‘Did I defrost the chicken?’ Janice asked Mungo, the small bobbled bear stuck to her dashboard, as she pulled into the stream of going-home traffic.
Tom used to do the remembering for both of them. That was before. Before the stroke which changed everything, destroyed his memory, robbed him of control over his left side. Janice worried sometimes that her conversations with Mungo now outstripped those with Tom. She felt him drifting away from her, like a boat at the end of a long rope.
The brake lights on the car ahead of her glowed red, then the yellow hazard lights blinked. Janice groaned.
She moved the gear lever into neutral. Her body felt heavy, her limbs slow to respond. Ahead of her, merging into the distance towards the clouded horizon, stretched an endless line of stopped cars, their brake lights a ruby runway which led eventually home. Far, far in the distance, so far that it might as well be another country, she saw the flash of tiny blue lights.
‘No, please,’ she implored. She wanted to get home before Tom fell asleep. A former crosswords demon, he now stared at the black and white squares with bemused indifference.
‘No!’ she slapped the steering wheel with her palms, but it made no difference. On days like this, it felt as if her veins ran with pure vinegar. She resented Tom’s disability, then hated herself for resenting him. She resented the cheerful neurologist—apparently all of twelve years old—who had proclaimed that Tom was his youngest patient ever.
She turned off the engine and exhaled loudly, settled back in her seat. The first star was just visible on the horizon, above the caramel band of smog. An airplane, with supreme arrogance, drew a feathery white line across the sky on its way to…where? Somewhere different, was all that mattered, just at that moment. Away from the traffic. Away from Tom’s inexorable deterioration. It was like watching a work of art being vandalised slowly, gradually, a little more each day. She fumbled in the glove box for a mint.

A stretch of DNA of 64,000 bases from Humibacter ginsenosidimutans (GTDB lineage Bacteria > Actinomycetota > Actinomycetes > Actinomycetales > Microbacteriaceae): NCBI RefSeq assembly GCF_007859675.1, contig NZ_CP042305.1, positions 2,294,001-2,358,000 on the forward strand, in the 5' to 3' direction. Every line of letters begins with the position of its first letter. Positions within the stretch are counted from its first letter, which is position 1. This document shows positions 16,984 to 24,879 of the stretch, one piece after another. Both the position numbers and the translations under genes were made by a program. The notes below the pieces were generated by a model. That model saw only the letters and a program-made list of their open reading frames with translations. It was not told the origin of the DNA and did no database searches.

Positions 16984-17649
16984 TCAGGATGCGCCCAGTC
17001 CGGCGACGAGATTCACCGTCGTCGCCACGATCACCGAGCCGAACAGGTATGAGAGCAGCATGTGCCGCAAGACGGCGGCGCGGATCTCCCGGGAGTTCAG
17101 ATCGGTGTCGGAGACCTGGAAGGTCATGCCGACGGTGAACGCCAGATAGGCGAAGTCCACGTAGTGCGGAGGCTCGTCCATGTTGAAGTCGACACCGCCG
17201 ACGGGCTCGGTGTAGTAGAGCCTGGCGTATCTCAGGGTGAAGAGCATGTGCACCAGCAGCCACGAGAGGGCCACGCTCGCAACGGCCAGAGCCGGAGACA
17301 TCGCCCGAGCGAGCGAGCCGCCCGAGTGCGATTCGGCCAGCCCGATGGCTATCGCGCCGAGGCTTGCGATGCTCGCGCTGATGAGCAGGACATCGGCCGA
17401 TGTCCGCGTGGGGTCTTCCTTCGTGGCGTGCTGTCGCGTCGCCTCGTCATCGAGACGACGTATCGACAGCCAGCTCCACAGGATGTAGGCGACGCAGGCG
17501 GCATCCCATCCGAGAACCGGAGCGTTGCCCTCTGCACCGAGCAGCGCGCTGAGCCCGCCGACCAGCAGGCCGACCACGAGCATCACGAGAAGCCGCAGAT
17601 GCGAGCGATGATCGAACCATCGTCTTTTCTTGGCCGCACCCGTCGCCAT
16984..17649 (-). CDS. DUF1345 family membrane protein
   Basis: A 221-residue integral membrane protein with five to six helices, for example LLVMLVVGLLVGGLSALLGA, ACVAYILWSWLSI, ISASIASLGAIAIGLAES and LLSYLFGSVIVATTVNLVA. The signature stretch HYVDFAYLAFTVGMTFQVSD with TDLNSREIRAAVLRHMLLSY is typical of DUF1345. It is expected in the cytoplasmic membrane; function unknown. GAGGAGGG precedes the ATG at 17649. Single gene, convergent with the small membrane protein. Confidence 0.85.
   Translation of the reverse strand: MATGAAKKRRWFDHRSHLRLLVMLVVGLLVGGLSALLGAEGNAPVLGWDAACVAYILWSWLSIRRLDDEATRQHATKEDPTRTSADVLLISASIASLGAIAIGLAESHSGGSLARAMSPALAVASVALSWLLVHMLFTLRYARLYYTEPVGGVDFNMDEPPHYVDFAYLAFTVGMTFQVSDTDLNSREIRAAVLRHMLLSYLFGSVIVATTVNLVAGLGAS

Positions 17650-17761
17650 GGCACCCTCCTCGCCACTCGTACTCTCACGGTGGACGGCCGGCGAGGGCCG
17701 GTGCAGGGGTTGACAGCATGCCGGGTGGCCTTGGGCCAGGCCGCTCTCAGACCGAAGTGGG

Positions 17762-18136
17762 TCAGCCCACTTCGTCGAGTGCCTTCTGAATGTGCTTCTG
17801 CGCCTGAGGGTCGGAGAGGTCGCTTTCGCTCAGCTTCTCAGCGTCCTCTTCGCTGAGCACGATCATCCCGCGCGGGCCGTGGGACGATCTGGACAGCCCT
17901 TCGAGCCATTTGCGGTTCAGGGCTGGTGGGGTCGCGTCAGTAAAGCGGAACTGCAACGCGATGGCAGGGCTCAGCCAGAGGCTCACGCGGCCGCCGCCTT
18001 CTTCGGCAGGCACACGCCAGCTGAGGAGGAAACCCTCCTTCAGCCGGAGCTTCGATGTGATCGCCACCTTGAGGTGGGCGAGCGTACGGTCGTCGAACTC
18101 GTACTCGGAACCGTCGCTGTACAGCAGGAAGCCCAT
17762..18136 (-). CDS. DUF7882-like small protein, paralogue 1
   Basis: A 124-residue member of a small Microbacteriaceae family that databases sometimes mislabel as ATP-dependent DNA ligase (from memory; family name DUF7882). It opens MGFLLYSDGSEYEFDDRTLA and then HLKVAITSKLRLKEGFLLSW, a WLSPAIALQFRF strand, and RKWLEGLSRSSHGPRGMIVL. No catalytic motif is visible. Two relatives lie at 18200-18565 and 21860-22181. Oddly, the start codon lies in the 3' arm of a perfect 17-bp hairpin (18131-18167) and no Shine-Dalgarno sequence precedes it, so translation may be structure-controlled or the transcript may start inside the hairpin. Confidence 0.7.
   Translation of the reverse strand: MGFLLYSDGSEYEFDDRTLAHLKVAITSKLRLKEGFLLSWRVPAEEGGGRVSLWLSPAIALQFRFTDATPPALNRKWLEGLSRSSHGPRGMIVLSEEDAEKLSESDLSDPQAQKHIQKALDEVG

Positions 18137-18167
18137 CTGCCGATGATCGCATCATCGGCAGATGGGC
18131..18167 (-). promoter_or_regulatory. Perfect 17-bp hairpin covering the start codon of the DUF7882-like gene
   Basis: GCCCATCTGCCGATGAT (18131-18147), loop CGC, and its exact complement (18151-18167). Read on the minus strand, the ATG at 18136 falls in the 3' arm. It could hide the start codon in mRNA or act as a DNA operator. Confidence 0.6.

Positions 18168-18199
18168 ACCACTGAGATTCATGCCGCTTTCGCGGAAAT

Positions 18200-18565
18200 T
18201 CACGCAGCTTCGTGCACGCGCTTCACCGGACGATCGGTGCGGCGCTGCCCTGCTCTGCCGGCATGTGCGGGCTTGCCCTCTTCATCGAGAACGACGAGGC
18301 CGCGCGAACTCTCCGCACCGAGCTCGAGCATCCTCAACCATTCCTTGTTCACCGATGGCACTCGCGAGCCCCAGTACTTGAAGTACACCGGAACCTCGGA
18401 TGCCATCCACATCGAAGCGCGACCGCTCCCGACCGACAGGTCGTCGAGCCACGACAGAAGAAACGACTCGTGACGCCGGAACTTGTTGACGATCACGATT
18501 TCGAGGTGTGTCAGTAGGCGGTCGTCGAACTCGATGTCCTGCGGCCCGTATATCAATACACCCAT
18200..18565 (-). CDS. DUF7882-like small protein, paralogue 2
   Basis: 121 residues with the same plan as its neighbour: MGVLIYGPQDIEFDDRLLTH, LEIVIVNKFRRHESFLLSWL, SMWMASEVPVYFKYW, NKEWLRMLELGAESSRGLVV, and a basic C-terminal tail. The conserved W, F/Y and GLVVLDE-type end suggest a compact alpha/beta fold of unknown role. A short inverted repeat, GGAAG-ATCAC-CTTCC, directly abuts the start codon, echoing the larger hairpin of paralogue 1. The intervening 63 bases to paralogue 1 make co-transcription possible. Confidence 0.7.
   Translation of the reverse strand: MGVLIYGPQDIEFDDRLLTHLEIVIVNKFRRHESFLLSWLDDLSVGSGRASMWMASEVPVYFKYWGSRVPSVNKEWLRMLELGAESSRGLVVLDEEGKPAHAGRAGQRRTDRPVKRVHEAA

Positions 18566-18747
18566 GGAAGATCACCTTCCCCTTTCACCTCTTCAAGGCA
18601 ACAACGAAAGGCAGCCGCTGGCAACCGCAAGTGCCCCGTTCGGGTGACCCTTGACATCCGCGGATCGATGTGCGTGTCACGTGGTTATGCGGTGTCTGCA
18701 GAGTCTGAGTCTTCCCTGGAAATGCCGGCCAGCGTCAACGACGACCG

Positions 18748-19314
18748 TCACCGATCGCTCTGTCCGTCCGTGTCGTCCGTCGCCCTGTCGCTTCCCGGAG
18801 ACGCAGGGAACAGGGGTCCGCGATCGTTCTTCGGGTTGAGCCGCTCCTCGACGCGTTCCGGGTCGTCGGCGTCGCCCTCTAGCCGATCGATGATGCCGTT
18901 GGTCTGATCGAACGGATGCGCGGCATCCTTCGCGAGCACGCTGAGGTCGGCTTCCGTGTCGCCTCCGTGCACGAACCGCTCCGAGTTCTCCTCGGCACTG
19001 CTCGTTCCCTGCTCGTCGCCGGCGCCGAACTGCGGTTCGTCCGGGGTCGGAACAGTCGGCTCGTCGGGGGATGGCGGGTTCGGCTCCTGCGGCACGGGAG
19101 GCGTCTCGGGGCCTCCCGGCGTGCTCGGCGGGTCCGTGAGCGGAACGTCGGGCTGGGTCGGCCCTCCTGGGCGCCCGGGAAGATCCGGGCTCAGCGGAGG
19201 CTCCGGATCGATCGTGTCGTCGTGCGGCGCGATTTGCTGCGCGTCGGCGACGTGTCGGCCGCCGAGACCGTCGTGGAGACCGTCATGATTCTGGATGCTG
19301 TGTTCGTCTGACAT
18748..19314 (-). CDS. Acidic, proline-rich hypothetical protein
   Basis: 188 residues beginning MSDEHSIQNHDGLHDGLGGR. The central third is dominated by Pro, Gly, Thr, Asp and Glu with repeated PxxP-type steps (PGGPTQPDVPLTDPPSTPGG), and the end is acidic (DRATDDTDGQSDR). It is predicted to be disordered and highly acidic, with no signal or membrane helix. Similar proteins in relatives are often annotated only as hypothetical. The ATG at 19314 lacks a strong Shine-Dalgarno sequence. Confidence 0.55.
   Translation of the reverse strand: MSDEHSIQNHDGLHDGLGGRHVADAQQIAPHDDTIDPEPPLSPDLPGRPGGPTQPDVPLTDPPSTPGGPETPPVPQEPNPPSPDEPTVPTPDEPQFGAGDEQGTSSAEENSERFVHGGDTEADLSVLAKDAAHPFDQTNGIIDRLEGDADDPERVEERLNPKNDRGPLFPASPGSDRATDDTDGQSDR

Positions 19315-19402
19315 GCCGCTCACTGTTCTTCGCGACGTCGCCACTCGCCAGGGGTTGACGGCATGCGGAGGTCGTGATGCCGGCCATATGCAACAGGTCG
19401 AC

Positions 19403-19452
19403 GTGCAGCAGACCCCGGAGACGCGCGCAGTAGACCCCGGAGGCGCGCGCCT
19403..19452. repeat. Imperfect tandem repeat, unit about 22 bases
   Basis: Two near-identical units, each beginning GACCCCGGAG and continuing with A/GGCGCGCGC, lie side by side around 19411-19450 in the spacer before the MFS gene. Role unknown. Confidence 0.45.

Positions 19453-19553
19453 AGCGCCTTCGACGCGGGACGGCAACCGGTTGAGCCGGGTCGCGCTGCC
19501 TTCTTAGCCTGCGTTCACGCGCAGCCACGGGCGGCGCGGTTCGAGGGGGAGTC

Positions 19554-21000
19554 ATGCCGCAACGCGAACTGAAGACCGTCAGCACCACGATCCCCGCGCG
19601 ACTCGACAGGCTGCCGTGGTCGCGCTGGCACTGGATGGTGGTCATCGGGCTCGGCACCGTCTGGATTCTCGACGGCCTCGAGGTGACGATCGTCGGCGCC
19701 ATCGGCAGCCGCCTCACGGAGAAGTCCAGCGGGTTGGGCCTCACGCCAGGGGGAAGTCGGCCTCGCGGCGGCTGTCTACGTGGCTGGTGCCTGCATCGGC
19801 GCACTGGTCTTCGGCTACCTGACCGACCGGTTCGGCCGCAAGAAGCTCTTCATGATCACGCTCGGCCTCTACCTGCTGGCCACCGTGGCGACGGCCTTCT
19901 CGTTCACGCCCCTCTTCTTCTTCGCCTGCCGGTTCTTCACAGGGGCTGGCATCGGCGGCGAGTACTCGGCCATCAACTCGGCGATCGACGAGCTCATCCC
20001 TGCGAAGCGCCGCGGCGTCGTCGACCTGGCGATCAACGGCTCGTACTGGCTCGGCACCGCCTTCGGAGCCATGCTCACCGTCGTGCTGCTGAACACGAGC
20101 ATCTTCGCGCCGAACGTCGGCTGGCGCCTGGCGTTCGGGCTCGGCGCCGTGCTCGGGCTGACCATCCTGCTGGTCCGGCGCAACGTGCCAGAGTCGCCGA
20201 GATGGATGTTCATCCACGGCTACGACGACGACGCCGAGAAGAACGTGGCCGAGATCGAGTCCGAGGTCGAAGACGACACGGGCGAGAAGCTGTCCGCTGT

‘Let’s see what’s happening in the world, Mungo,’ she said with little enthusiasm. The radio’s digital display glowed bright green, the colour of phosphorescent algae in the ocean. Thirty-nine people have been killed by a marketplace bomb which exploded…She hit the Seek button. The display raced upwards until it found the next station. …said that the bodies had lain undiscovered for at least a month…Seek. More migrants were turned away at the border with…Seek. The display had reached the highest frequency, a wasteland whose rarefied atmosphere would support no broadcasts. Instead of plummeting back down, however, it remained stuck at 120 MHz.
Silence. Janice’s hand hovered next to the Seek button.
Then came the first sound, a single sustained note, from some unfamiliar instrument, of such strength and purity that her brain did not at first recognise it as music.
Another note followed, of crystal sweetness, from a different instrument—or maybe a voice, she could not tell—in such perfect harmony that it seemed they had fused into one. Janice’s hand dropped to her lap. She leaned towards the radio as if to follow the sound to its source. Suddenly a surge of music filled the inside of the car and forced the air from her lungs.